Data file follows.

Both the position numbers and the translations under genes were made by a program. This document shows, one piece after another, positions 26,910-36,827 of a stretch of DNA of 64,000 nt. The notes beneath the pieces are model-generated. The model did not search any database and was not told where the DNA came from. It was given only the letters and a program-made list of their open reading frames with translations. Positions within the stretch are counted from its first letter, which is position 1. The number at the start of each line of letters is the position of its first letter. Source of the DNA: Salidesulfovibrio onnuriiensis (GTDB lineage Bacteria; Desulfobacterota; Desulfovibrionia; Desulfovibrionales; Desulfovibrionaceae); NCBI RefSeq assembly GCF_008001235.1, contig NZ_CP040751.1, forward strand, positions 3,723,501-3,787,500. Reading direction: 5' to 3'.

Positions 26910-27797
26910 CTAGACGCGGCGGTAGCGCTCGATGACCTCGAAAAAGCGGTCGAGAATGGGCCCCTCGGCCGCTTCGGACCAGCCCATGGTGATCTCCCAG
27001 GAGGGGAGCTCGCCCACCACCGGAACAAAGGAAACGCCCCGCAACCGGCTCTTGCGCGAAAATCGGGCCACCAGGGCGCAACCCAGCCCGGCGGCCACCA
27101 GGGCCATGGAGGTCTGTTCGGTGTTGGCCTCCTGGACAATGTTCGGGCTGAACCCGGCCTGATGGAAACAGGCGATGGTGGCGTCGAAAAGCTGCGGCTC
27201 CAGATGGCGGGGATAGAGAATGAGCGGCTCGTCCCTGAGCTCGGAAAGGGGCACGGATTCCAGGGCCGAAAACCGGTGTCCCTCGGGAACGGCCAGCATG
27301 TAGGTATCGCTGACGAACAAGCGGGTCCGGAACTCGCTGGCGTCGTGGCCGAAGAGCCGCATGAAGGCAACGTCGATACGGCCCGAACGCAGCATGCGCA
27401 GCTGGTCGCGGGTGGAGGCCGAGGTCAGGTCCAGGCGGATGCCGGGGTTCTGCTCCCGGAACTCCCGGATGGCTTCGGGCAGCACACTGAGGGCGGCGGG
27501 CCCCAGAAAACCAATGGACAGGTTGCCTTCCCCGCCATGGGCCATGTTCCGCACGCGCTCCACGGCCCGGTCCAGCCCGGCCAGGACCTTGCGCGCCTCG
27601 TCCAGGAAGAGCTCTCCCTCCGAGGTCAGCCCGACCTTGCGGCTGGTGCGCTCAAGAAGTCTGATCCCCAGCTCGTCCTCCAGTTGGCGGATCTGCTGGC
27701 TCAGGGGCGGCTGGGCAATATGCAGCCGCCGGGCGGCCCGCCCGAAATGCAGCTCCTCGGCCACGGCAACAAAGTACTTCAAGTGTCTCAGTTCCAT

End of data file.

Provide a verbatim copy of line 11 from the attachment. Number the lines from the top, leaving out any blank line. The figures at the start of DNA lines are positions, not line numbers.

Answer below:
27701 TCAGGGGCGGCTGGGCAATATGCAGCCGCCGGGCGGCCCGCCCGAAATGCAGCTCCTCGGCCACGGCAACAAAGTACTTCAAGTGTCTCAGTTCCAT